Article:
chiara-ferragni-vouge-espana-2015

When Chiara Got Her Vogue Cover ( and what it means for Influencer Marketing )

Chiara Ferragni, a fashion / style blogger who has rightfully ascended into the tier of celebrity ( A List or B List will depend on what industry you are examining, but she is a fashion A-Lister ), will be seen on the cover of Vogue Spain’s April 2015 issue. While Chiara clearly represents that 1% of bloggers, she has had previous mentions this year, including the cover of the February 2015 issue of Lucky Magazine along with by a February 2015 cover of InStyle Germany. Let’s not forget her past cover courtesy of the May 2014 Grazia Italy after being featured in practically every magazine ever to mention a blogger in both the print and digital versions at some point. This is capped off by her receipt of the Forbes 30 under 30 in Art & Style mention and collaborations with brands such as Steve Madden, Chanel, Dior and Seven for All Mankind.

For small brands not generating capital at the rate of those mentioned above ( Chiara’s collaboration with Steve Madden sold over 16,000 pairs of shoes in two weeks ), Chiara’s ascension to the fashion elite may make one feel as though there isn’t much hope for working with the right influencers. That is anything but true. In fact, Chiara’s unconventional level of success has helped solidify the next levels of fashion bloggers behind her and changed the way bloggers view their work. In the age of the Blonde Salad, here are a few takeaways small brands should have about influencer marketing.

  1. Target, Target, Target. Forget the concept of just targeting bloggers based on geographical proximity or social size. As a note, most large bloggers are represented by talent management agencies or work closely with larger / national PR agencies. In fact, our PR Director has firsthand experience in seeing how competitive PR firms can vie for attention from said bloggers. Look instead to see what brands these bloggers have previously worked with, their personal aesthetic, what content they share on social media ( this can be very different from their blog ) and even where they have been featured, as this can influence the style they present ( so they can be featured again ).
  2. Messaging. If targeting is right, then messaging is equally key. One common component of all large influencers is that they don’t have a great deal of time, but they usually are excited to see emails from new sources. Linkedin encourages users to limit emails to under 100 words for reaching new connections. Treat bloggers the same. If they are really interested or excited about your message, they will likely communicate with you for more details, so try to only include the essentials and what kind of collaboration you are looking for. This paragraph is about 100 words long.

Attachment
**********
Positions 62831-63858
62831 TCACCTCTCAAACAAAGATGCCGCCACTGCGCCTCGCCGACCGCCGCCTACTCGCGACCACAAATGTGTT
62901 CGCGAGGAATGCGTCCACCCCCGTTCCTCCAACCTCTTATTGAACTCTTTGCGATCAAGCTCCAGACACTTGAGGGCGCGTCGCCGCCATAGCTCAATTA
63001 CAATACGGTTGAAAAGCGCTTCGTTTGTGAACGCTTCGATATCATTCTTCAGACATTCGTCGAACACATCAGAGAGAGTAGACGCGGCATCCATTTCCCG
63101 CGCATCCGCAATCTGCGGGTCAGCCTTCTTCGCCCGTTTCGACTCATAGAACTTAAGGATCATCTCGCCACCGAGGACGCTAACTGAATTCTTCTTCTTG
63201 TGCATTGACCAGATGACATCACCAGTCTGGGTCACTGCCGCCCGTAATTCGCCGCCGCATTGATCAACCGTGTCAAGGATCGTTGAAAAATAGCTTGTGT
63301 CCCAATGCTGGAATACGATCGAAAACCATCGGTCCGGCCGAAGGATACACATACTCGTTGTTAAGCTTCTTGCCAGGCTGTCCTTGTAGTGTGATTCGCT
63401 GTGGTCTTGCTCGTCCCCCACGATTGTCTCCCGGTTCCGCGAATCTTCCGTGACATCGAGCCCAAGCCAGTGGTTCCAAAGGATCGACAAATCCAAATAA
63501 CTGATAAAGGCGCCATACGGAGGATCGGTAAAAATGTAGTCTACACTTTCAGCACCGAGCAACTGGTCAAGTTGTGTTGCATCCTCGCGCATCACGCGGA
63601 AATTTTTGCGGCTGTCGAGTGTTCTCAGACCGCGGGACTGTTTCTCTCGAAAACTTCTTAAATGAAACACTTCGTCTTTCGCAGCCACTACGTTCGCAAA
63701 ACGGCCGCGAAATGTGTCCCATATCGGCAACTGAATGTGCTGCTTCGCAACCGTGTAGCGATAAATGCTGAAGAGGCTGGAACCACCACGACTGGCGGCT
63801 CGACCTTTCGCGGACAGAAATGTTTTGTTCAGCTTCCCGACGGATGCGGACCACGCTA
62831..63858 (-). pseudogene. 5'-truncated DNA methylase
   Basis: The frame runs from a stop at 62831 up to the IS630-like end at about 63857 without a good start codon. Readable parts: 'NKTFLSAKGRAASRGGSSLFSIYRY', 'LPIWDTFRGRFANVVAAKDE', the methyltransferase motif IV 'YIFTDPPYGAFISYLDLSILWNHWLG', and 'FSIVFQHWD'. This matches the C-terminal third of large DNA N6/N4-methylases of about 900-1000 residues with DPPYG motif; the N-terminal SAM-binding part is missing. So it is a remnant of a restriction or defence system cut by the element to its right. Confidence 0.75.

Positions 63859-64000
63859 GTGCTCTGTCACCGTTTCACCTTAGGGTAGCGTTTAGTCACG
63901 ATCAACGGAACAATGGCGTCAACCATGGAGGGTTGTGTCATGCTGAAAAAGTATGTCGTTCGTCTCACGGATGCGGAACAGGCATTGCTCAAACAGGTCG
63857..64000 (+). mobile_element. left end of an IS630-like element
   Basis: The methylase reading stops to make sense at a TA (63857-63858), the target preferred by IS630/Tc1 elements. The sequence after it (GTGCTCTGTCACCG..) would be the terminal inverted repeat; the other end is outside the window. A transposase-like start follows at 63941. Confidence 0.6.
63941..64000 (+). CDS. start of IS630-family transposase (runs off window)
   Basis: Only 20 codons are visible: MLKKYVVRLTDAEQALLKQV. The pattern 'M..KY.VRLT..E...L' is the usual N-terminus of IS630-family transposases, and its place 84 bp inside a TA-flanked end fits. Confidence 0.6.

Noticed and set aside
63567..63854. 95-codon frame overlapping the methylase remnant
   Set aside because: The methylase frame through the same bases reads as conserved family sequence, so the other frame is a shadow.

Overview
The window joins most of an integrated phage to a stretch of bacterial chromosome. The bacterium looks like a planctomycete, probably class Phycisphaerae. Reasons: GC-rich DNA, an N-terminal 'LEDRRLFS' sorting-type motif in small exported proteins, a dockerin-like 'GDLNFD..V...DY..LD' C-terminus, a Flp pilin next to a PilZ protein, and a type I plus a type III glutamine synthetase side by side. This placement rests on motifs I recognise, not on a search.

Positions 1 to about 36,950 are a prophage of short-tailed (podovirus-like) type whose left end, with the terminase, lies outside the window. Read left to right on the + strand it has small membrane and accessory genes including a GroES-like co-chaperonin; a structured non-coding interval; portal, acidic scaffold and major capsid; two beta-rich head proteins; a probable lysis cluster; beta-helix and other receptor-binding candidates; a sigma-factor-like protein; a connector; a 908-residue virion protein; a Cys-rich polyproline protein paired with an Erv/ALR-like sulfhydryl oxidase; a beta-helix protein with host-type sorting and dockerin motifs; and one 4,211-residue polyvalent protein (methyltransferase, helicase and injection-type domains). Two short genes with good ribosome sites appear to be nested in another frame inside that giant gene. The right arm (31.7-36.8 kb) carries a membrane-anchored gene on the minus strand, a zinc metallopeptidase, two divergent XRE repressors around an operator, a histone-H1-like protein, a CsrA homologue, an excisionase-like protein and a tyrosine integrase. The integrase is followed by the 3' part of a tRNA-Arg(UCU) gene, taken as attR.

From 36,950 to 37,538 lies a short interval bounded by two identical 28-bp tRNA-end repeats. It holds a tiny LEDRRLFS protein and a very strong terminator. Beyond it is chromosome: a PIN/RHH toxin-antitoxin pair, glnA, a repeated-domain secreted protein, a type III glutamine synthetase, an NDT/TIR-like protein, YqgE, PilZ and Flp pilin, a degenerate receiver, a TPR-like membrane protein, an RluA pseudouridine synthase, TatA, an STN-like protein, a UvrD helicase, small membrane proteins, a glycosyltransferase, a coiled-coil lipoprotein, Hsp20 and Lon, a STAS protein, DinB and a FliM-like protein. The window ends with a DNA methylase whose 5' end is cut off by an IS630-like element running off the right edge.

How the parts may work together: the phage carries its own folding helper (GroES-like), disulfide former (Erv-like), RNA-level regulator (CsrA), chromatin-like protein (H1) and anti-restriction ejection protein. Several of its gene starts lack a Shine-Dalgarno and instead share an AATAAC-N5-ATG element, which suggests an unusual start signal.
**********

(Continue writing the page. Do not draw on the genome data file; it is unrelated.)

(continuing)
3. Choose the Right Channel. Not all bloggers will mention this, but they have a preferred channel for both business communication and personal communication. While some bloggers may love posting new pics on Instagram, they may prefer to receive brand inquiries on Twitter. As a general rule of thumb, its best to email bloggers at their preferred email address for business inquiries. This is important as they likely check it much more often for those reasons. But if all else fails, know that bloggers love their blog, so they do check new comments.
  4. Be Where They Are. There is a good reason why virtually all deals are still handled in person. Nothing sells a product or offer better than a firm handshake and a deep stare into one another’s eyes ( ok maybe not that deep ). For meeting bloggers, some are very excited about promoting the events they attend, many of which have a public facing or non-invite component. Networking with these bloggers or more likely persons they constantly affiliate with is a great way to create the connections and relationships needed to bring attention to your brand.
  5. Consider Employing an Agency. Oftentimes, the connections required to get the attention of large bloggers are not within your network. This is perfectly acceptable as a small brand looking to grow and attract a new customer base and make the right connections. There are times when these connections are worth being paid for. An agency may have a strong relationship with that blogger’s best friend, manager or even their publicist / representative. Sometimes, they have established a relationship with the blogger themselves. When in the process of searching for an agency partner, an example of placement with influencers or a direct question of if they have ever had placement with a certain blogger is not out of the question.

Featured Image: Vogue Espana

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